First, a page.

Deep Clean Your Practice
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Who knows how long we’ll be analyzing and interpreting the COVID-19 crisis? In addition to the health emergency, our culture and economy have been put on hold to wait out what’s happening.
But not everything you hear is bad news.
Some companies have pivoted to put their bystanding technology and employees to work through innovation. One of my favorite examples is Anheuser Busch, who put equipment to use producing hand sanitizer. Google made Hangouts Meet available for free for remote work; fashion designer Christian Siriano put his team to work sewing masks for nurses.
Companies that know themselves well and are doing those acts of service and collateral will further their marketing, no doubt. They know their potential and capabilities and have pivoted quickly to fill a need and keep their employees busy.
Do you know your firm that well?
If pressed, do you know what you do best, among the full catalog of what you have available?
Are those services being used by clients and serving your overall vision?
Answering those inventory questions clearly will help your firm become leaner and more confident in the future.
The issue and the moment
I’ve noticed in my professional life as a business owner that I have a bias toward the newer things my company offers. Whatever shiny new service or up-to-the-minute technology we offer takes up all our peripheral vision. We might lose sight of some of our continuing strengths and everyday activities that are central to our identity.
We find ourselves at a breath-holding standstill. Even advisory services that can be done via phone and videoconferencing during quarantine will slow down just like everyone else.
This can be a time for suffocating anxiety or it can be a time for reflection – we might as well get to work.
Do an inventory
My charge for you is to do an advisory-firm inventory of all you offer and do for your clients. Have your subject matter experts gather (video-conference or otherwise) and nail down on paper what you do and what makes you unique. Use a cloud-based document collaboration software (Google docs is my go-to) that all of you can work on together, and write out everything you do.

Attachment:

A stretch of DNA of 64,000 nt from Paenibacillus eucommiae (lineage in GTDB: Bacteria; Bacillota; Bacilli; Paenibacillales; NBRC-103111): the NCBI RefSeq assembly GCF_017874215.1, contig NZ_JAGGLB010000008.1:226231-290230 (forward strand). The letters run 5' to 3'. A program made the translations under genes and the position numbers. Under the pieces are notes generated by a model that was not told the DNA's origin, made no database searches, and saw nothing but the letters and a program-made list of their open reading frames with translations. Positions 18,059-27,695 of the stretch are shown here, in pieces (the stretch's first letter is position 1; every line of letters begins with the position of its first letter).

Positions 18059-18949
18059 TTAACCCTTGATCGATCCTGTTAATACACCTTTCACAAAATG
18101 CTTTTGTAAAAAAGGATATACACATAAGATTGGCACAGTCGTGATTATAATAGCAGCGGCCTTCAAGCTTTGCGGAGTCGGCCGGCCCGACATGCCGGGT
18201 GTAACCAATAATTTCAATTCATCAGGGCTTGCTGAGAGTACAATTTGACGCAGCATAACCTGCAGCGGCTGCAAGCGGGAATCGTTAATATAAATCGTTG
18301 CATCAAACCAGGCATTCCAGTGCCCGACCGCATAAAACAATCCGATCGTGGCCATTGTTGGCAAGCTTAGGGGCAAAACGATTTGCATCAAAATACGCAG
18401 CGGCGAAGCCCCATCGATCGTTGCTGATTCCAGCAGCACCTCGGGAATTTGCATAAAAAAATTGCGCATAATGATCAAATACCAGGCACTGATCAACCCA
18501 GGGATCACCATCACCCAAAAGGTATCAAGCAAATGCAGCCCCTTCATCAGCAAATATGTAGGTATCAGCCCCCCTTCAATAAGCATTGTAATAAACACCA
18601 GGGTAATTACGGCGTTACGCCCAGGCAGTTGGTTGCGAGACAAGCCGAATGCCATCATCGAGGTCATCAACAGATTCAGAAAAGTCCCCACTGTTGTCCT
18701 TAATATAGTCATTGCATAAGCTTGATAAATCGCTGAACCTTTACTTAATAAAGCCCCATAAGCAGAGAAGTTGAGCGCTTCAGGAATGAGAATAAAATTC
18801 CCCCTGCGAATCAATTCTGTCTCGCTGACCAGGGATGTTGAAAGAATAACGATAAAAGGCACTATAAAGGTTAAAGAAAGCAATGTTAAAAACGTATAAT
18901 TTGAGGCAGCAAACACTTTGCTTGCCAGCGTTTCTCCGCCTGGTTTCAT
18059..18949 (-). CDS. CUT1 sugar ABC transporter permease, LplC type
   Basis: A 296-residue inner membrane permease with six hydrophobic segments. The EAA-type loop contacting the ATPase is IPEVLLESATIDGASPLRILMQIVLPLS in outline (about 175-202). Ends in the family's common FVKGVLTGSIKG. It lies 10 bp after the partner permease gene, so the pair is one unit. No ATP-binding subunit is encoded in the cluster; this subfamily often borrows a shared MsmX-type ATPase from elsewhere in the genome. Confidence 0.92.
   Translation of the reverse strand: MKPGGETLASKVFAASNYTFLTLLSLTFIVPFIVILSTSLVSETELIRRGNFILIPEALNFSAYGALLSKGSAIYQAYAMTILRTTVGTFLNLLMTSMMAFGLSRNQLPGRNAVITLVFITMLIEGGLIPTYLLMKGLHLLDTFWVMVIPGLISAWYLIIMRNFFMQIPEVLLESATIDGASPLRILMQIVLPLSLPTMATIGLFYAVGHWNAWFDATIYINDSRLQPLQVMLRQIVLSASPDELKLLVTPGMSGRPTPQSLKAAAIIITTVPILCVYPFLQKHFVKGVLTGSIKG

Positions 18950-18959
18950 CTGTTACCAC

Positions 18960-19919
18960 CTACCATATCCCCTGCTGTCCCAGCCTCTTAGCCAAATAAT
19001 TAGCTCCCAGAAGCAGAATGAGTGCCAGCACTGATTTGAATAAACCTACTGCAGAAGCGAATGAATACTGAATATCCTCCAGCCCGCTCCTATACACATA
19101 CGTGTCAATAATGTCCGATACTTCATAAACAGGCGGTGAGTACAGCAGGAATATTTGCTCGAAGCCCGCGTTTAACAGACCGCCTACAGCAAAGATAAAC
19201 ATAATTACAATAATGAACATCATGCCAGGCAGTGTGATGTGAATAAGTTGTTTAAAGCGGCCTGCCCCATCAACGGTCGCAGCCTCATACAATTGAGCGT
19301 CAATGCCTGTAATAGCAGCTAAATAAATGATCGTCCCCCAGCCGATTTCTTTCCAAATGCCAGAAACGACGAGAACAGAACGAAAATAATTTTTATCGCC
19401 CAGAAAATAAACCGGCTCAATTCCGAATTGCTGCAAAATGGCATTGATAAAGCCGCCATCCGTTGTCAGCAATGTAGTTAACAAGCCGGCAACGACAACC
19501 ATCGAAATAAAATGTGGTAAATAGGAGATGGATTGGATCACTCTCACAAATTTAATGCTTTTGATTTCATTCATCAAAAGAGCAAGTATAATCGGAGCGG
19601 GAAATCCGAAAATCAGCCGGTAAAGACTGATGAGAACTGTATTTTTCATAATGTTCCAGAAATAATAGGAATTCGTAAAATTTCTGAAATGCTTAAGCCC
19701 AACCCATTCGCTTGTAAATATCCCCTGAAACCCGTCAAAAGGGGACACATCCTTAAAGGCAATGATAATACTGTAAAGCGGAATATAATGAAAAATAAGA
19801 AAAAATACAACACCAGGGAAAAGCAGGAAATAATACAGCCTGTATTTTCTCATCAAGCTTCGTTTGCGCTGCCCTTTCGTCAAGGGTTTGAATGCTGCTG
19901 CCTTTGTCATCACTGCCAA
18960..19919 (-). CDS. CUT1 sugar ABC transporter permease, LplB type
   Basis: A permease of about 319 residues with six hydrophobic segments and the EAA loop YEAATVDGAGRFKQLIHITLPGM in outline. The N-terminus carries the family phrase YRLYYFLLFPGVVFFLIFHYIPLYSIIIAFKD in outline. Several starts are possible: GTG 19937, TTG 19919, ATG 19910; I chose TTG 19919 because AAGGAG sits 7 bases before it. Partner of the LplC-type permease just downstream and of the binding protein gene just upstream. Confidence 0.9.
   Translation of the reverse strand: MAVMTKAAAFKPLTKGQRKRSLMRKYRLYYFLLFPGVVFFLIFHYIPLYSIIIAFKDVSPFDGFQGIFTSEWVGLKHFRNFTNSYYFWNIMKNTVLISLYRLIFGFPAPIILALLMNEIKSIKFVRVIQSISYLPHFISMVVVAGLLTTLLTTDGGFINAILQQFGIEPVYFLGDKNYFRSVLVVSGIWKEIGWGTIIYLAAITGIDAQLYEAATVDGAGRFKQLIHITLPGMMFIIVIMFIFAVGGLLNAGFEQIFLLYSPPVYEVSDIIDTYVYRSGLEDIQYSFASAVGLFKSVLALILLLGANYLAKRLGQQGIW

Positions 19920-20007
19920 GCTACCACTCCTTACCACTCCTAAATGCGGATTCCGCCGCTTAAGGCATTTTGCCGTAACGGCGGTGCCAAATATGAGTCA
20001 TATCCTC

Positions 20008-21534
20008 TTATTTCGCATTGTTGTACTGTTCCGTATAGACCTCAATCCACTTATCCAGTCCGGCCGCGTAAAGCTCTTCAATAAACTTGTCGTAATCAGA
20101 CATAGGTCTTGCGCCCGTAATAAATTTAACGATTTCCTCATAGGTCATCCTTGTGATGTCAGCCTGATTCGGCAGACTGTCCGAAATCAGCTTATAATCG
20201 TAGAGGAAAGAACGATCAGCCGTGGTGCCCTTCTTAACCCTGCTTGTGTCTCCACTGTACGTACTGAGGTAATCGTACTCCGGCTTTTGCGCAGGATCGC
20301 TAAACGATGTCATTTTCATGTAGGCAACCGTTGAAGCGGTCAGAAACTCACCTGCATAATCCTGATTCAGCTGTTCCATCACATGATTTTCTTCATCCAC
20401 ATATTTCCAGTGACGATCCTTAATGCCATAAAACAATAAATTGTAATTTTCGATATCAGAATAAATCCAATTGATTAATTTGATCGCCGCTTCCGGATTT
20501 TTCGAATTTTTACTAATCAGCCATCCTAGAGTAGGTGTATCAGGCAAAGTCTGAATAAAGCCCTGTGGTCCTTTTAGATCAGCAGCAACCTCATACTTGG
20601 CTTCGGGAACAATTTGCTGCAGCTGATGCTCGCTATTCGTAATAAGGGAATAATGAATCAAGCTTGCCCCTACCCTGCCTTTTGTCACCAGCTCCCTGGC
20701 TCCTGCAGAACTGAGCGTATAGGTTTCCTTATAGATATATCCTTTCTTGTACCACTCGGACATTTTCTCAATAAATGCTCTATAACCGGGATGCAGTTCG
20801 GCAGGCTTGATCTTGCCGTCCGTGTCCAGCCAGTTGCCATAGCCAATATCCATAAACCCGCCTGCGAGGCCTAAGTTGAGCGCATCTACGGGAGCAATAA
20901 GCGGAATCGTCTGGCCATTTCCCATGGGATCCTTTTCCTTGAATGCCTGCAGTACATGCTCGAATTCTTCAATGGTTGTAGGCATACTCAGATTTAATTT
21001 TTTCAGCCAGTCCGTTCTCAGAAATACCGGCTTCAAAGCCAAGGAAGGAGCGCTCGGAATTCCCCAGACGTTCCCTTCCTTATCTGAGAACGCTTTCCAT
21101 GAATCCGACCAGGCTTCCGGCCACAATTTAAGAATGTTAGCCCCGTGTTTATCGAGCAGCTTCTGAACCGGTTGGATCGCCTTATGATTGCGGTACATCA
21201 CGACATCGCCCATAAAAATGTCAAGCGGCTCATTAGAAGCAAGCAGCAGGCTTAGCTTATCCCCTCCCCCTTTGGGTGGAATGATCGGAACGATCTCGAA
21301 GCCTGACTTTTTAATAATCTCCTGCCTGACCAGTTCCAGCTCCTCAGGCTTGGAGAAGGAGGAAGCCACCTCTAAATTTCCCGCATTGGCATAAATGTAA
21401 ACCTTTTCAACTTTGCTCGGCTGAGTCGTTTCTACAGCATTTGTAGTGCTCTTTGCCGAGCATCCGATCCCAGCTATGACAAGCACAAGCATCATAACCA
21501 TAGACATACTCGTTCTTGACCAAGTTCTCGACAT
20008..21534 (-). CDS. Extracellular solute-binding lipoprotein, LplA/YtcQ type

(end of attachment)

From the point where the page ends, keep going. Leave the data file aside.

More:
These are the feature sets for everything you do. For example, if you provide billing solutions, what does that entail? Billing in advance or arrears, average daily balance, period ending value, flat, linear, tiered, or monthly or quarterly breakdown, payouts to other people – what does that look like? Detail it all out and indulge your inner bean-counter.
Bring that together and you have a catalog for everything you offer, which is a tremendously valuable asset in itself. I’m not suggesting you plunk a huge catalog down on the table in front of your clients, but it gives you a familiarity with your services that makes you conversant – and brings it all top-of-mind.
What are we using?
Any deep clean will bring you across items and instruments you aren’t using that are taking up space on the shelf. This is why there’s a line at the Goodwill donation window!
Your next step is to do an honest, numbers-driven assessment of which services and tools are being used by your clients. In the billing example, check to see how many clients are using a particular billing method. If you’re doing a lot of one-off work to handle exceptions, it is a great prompt to see what can be done to make your overall process more uniform.
Explore your other lines of service or offerings.
How many people are doing financial planning with us?
How many are doing advanced planning with us?
This gives you priceless clarity on where you need to put time and energy in the future, as well as what can go away.
Substep: What are we promoting?
This evaluation can also tell you not only what’s not catching on, but what you haven’t promoted well enough. I’ve been in the wealth management and fintech industry long enough to see companies come up with a great idea and then misstep when it comes to driving the adoption of it. They end up with an underutilized or unknown product, but it’s not a matter of quality or functionality.
Marketing in the future
Let’s segue to an important step: How your marketing should change in the future. You’ve done your advisor firm inventory, looked at what you do best, and investigated what people are most using. Now put that data to work for you.
If clients are using your planning services more than anything else, you likely need to better reflect that in what you communicate. If you are adding value in your asset management, consider how you can better drive adoption by creating a weekly market commentary. If you provide technology, show creative ways that your clients are using it to help other users better utilize what you have already built and deployed.
This slowdown can become a stressor or a learning experience – it is up to you. Evaluating what you do and what you do best is one way to make use of the time that will pay off in the future. So roll your sleeves up, tie your hair back, and get a better handle on what you already deliver.
Jud Mackrill is the chief marketing officer for Carson Group. He is passionate about building digital strategies and powerful tools to enhance the lives of advisors to effectively grow their firms.